Filed under: notes | Tags: committed cinema, jonas mekas, jonathan rosenbaum, political cinema, stan brakhage, straub
Tenants of the House: A Conversation with Jonas Mekas
(excerpt, pages 21- 25, Film: The Front Line – 1983, by Jonathan Rosenbaum)
Jonathan Rosenbaum: […] there’s a way in which institutional acceptance and promotion can take the teeth out of certain kinds of art that have something to do with protest.
Jonas Mekas: What art do you have in mind? The avant-garde of the Forties, Fifties, and Sixties had nothing to do with protest.
JR: You don’t think Flaming Creatures had anything to do with protest–
JM: No, absolutely no. He [Jack Smith] was floating in that kind of reality. He was obsessed with that reality; he had to do it, and he did it with his friends. It had nothing to do with politics; it was his world, the life that he lived.
JR: Don’t you think that world and life was formed in relation to something else?
JM: Later, once it was shown, it became political. But the creation of it did not come from any political necessity. On the other hand, if you listen to Jack’s soundtrack in Blonde Cobra, you can see that he himself, as a human being, did not like the type of civilization he saw around him when he walked down the street, obviously. So he created his own world that had nothing to do with what was going on around him in the offices or stores or Park Avenues.
JR: Your own films are full of things about politics.
JM: Indirectly, everything is political; everything under the sun can be interpreted politically. But the motivations for making it are not political in that sense; they’re personal.
JR: But don’t you think that whatever uses art is put to have political consequences?
JM: Consequences, sure. With a knife you can cut bread or stab somebody in the heart.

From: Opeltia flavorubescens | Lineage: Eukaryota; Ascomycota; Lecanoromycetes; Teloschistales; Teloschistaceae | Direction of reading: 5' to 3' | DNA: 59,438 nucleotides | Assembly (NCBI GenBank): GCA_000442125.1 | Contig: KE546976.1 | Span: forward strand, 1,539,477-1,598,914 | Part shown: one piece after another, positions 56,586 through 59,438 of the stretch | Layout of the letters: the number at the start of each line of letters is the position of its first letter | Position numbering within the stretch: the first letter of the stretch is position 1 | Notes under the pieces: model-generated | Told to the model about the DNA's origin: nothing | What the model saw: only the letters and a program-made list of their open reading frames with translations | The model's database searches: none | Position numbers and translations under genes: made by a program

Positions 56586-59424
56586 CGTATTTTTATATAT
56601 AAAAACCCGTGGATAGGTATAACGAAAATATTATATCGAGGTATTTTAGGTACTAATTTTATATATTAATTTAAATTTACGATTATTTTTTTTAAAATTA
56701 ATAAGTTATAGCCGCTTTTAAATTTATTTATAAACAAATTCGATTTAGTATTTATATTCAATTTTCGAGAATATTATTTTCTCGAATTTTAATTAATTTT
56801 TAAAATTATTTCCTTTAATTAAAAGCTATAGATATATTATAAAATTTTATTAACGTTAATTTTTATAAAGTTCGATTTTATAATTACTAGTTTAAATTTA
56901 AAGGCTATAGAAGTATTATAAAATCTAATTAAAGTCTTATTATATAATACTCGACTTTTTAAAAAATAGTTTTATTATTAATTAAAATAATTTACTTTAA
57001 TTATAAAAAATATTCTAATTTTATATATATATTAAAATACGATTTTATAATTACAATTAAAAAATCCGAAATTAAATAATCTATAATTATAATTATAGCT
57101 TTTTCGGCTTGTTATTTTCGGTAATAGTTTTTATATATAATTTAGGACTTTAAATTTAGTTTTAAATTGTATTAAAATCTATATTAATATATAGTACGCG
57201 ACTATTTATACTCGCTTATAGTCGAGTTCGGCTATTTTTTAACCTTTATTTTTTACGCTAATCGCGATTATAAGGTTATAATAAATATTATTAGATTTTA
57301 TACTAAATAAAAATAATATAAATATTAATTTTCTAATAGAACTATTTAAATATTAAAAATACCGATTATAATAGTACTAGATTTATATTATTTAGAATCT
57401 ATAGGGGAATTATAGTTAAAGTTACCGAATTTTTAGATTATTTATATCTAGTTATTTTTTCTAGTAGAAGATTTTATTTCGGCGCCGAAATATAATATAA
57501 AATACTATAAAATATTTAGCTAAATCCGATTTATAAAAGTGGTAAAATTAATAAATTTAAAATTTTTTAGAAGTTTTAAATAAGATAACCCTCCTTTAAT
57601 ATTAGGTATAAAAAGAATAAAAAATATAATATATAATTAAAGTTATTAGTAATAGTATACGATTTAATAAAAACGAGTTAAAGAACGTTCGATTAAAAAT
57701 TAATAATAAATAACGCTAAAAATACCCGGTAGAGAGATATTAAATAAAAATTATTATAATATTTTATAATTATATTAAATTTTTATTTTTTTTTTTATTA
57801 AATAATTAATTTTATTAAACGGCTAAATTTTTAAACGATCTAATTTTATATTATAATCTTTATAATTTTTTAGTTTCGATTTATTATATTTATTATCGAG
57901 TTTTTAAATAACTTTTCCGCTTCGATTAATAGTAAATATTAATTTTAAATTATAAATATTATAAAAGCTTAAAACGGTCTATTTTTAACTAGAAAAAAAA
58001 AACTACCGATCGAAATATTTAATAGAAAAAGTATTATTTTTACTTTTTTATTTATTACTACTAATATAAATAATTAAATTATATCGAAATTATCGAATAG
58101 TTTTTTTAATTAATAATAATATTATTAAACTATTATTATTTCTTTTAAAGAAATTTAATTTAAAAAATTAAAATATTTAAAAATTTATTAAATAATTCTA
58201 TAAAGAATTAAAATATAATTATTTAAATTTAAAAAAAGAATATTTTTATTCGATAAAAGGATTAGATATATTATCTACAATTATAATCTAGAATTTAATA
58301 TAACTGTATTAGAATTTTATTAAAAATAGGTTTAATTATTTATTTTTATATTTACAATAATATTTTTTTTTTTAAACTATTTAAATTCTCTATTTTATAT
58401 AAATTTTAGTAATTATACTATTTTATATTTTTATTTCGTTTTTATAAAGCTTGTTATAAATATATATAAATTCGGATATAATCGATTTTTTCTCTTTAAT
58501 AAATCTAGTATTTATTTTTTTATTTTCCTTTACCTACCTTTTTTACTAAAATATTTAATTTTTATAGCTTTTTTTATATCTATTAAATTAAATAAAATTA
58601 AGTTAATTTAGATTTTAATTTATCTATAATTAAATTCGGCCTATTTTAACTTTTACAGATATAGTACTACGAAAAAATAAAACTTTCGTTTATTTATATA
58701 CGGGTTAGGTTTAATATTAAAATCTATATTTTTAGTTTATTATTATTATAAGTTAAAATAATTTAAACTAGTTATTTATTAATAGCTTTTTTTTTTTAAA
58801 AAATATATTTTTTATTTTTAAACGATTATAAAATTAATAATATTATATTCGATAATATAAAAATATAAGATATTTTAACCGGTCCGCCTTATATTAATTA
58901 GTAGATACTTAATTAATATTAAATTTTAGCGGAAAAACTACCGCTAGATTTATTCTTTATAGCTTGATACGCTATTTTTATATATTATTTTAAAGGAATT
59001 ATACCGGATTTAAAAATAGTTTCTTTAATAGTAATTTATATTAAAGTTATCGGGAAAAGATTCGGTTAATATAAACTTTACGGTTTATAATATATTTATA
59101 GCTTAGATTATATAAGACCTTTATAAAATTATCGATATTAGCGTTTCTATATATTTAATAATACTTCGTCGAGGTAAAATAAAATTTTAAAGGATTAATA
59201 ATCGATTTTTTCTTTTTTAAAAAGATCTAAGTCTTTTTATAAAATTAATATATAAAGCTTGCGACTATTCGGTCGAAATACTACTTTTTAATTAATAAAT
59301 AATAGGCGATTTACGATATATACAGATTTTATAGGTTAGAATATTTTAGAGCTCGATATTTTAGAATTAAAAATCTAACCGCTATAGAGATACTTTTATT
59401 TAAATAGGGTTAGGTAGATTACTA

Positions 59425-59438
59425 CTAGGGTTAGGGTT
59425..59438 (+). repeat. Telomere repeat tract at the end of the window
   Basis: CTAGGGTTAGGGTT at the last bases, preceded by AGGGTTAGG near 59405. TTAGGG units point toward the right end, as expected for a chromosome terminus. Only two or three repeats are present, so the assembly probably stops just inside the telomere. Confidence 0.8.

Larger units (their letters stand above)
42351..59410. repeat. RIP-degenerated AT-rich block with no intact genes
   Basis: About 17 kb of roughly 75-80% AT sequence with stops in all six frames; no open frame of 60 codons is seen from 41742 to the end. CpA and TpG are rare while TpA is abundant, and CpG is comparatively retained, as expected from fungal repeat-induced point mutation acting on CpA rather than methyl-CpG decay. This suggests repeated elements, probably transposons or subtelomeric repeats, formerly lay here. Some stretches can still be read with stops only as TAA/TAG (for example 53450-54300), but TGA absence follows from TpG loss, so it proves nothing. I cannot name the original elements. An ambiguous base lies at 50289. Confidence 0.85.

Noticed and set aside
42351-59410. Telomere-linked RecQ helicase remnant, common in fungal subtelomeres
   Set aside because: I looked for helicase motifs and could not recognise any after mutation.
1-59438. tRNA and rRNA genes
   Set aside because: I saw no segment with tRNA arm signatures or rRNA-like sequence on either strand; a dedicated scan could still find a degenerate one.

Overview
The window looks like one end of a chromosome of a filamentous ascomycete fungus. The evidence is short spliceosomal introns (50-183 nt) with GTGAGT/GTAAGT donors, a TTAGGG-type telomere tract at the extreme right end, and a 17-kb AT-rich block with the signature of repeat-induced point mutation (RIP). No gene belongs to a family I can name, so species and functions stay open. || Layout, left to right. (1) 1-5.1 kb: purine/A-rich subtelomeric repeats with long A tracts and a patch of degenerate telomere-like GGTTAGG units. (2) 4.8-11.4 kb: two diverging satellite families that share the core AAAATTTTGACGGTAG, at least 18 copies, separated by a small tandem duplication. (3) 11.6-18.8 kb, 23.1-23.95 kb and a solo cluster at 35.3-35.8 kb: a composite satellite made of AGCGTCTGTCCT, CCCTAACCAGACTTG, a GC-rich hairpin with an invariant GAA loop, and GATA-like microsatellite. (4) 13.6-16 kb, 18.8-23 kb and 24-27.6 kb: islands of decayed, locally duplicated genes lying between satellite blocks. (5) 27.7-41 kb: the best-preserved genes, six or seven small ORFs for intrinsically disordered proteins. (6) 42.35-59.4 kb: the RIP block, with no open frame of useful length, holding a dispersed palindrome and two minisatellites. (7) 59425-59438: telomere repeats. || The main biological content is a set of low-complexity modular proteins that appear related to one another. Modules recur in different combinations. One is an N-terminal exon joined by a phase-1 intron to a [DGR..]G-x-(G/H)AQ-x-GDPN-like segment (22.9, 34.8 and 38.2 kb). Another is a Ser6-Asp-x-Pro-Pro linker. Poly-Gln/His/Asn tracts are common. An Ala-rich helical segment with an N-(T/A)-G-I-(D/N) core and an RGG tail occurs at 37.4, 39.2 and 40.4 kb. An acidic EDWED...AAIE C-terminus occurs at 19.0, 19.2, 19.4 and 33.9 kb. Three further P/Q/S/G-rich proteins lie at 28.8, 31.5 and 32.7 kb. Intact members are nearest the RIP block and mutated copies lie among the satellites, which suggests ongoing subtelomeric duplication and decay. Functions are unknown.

JR: I’m disturbed about the way that an extreme right-winger like Paul Schrader can accommodate Michael Snow’s film to his own social philosophy.
JM: Do you think you can make a film that can appeal only to Democrats or Republicans?
JR: Well, no. But I am saying that art conceived as social and political protest is received less warmly here than it might have been at another time.
JM: That’s because in this country, it is very difficult for us to understand what’s going on in another country, oppressed by dictatorship or devastated by political confusions. It’s very difficult to identify with and really have some feeling for it. It has nothing to do with this time; it’s any time.
JR: And yet if you think of the Sixties and the impact a film like La Chinoise had…. I remember Columbia students who saw it over and over again in New York at the Kips Bay only a few weeks before they helped to take over the Columbia campus– which happened, in turn, right before the May Events in Paris, which were inspired in part by what happened in Columbia. There was a way in which both news and certain feelings about things were able to travel very quickly.
JM: There was something very similar in the air in Paris and New York. But if you bring in a film from some South American country today, you won’t get the same response.
JR: I’m both intrigued and a little appalled by the local responses to Tarkovsky’s The Stalker, wich opened recently at Film Forum. Everyone who deals with the film, including everyone who likes it, says it’s a film about the Soviet Union, and I certainly wouldn’t quarrel with that. But nobody is saying or apparently even conceiving of the possibility that the film could be addressing what’s happening now in America as well, the way that people are living and thinking at this moment. Nobody seems to want to make that connection, which is precisely what makes the film vital and meaningful. People assume it’s “political” because it describes repression and cowardice elsewhere, not because it relates to their own lives. This is what I see as the problem: European work which could actually address the conditions of people’s lives–and here again I include Straub-Huillet–is never being read as such; it’s invariably translated into something else.
JM: Maybe it’s the style and sensibility of the Tarkovsky film. Godard had a style and sensibility that appealed to a certain anarchist and youthful minds here. He didn’t appeal to the masses–let’s face it. Masses do not know Godard’s name. His form did it. It was his form, his style, his temperament–not the content of his films–that inspired students of Columbia. But I don’t think Tarkovsky has that kind of electricity that Godard has. No one has; Godard is unique. Tarkovsky’s content is very noble–but it remains only content.
JR: Not for me. The really interesting aspect of The Stalker is how much it resembles a structural film–almost any random five minutes has the shape and structure of the whole–while describing the way that we all live and think and lie to ourselves. These two qualities actually support one another–one could even say that they make the film equally unbearable to confront, in a way.